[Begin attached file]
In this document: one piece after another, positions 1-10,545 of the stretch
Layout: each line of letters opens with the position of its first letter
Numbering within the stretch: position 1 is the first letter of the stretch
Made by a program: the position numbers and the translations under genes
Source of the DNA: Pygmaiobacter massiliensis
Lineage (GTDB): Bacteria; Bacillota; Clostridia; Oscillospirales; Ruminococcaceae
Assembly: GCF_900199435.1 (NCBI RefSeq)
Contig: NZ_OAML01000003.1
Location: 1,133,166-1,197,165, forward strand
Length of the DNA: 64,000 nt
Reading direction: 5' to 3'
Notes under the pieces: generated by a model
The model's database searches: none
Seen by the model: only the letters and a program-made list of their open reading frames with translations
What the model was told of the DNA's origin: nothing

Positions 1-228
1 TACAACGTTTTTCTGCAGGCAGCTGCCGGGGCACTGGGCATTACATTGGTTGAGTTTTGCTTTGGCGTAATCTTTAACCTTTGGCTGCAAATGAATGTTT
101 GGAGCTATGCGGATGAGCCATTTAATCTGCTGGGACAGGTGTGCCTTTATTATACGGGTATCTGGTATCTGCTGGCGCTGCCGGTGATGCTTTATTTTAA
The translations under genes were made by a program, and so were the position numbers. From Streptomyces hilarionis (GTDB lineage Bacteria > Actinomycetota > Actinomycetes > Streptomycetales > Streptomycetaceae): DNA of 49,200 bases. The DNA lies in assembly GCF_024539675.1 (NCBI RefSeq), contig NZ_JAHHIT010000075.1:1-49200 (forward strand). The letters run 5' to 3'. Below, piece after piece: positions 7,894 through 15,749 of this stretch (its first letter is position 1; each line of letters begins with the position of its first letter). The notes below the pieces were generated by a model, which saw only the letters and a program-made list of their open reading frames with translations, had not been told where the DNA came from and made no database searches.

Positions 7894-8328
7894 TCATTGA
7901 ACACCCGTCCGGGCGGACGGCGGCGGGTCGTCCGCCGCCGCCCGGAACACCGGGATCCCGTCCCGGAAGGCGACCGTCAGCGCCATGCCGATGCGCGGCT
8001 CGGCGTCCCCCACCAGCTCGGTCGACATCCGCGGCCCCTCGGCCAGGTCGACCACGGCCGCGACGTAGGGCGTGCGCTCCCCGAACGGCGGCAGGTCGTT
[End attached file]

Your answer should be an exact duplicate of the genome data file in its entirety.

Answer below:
In this document: one piece after another, positions 1-10,545 of the stretch
Layout: each line of letters opens with the position of its first letter
Numbering within the stretch: position 1 is the first letter of the stretch
Made by a program: the position numbers and the translations under genes
Source of the DNA: Pygmaiobacter massiliensis
Lineage (GTDB): Bacteria; Bacillota; Clostridia; Oscillospirales; Ruminococcaceae
Assembly: GCF_900199435.1 (NCBI RefSeq)
Contig: NZ_OAML01000003.1
Location: 1,133,166-1,197,165, forward strand
Length of the DNA: 64,000 nt
Reading direction: 5' to 3'
Notes under the pieces: generated by a model
The model's database searches: none
Seen by the model: only the letters and a program-made list of their open reading frames with translations
What the model was told of the DNA's origin: nothing

Positions 1-228
1 TACAACGTTTTTCTGCAGGCAGCTGCCGGGGCACTGGGCATTACATTGGTTGAGTTTTGCTTTGGCGTAATCTTTAACCTTTGGCTGCAAATGAATGTTT
101 GGAGCTATGCGGATGAGCCATTTAATCTGCTGGGACAGGTGTGCCTTTATTATACGGGTATCTGGTATCTGCTGGCGCTGCCGGTGATGCTTTATTTTAA
The translations under genes were made by a program, and so were the position numbers. From Streptomyces hilarionis (GTDB lineage Bacteria > Actinomycetota > Actinomycetes > Streptomycetales > Streptomycetaceae): DNA of 49,200 bases. The DNA lies in assembly GCF_024539675.1 (NCBI RefSeq), contig NZ_JAHHIT010000075.1:1-49200 (forward strand). The letters run 5' to 3'. Below, piece after piece: positions 7,894 through 15,749 of this stretch (its first letter is position 1; each line of letters begins with the position of its first letter). The notes below the pieces were generated by a model, which saw only the letters and a program-made list of their open reading frames with translations, had not been told where the DNA came from and made no database searches.

Positions 7894-8328
7894 TCATTGA
7901 ACACCCGTCCGGGCGGACGGCGGCGGGTCGTCCGCCGCCGCCCGGAACACCGGGATCCCGTCCCGGAAGGCGACCGTCAGCGCCATGCCGATGCGCGGCT
8001 CGGCGTCCCCCACCAGCTCGGTCGACATCCGCGGCCCCTCGGCCAGGTCGACCACGGCCGCGACGTAGGGCGTGCGCTCCCCGAACGGCGGCAGGTCGTT